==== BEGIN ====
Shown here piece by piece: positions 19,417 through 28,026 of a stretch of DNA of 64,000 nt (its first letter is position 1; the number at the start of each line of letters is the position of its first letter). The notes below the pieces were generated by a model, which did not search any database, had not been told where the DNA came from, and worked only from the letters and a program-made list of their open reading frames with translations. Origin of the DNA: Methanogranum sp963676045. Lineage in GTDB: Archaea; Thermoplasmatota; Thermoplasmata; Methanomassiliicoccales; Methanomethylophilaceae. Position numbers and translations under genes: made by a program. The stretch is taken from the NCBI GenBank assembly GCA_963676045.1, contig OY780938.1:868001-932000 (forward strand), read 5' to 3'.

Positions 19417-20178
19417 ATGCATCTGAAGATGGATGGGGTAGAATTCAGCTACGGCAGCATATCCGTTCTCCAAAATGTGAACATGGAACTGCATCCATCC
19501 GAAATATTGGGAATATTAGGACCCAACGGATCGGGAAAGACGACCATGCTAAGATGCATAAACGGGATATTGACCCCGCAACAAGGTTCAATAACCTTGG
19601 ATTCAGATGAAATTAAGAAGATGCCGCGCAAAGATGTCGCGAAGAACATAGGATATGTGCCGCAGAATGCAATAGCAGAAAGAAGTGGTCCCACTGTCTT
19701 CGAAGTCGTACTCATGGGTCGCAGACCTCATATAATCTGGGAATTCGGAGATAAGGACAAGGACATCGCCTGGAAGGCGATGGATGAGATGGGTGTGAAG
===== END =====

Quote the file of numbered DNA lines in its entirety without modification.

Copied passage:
Shown here piece by piece: positions 19,417 through 28,026 of a stretch of DNA of 64,000 nt (its first letter is position 1; the number at the start of each line of letters is the position of its first letter). The notes below the pieces were generated by a model, which did not search any database, had not been told where the DNA came from, and worked only from the letters and a program-made list of their open reading frames with translations. Origin of the DNA: Methanogranum sp963676045. Lineage in GTDB: Archaea; Thermoplasmatota; Thermoplasmata; Methanomassiliicoccales; Methanomethylophilaceae. Position numbers and translations under genes: made by a program. The stretch is taken from the NCBI GenBank assembly GCA_963676045.1, contig OY780938.1:868001-932000 (forward strand), read 5' to 3'.

Positions 19417-20178
19417 ATGCATCTGAAGATGGATGGGGTAGAATTCAGCTACGGCAGCATATCCGTTCTCCAAAATGTGAACATGGAACTGCATCCATCC
19501 GAAATATTGGGAATATTAGGACCCAACGGATCGGGAAAGACGACCATGCTAAGATGCATAAACGGGATATTGACCCCGCAACAAGGTTCAATAACCTTGG
19601 ATTCAGATGAAATTAAGAAGATGCCGCGCAAAGATGTCGCGAAGAACATAGGATATGTGCCGCAGAATGCAATAGCAGAAAGAAGTGGTCCCACTGTCTT
19701 CGAAGTCGTACTCATGGGTCGCAGACCTCATATAATCTGGGAATTCGGAGATAAGGACAAGGACATCGCCTGGAAGGCGATGGATGAGATGGGTGTGAAG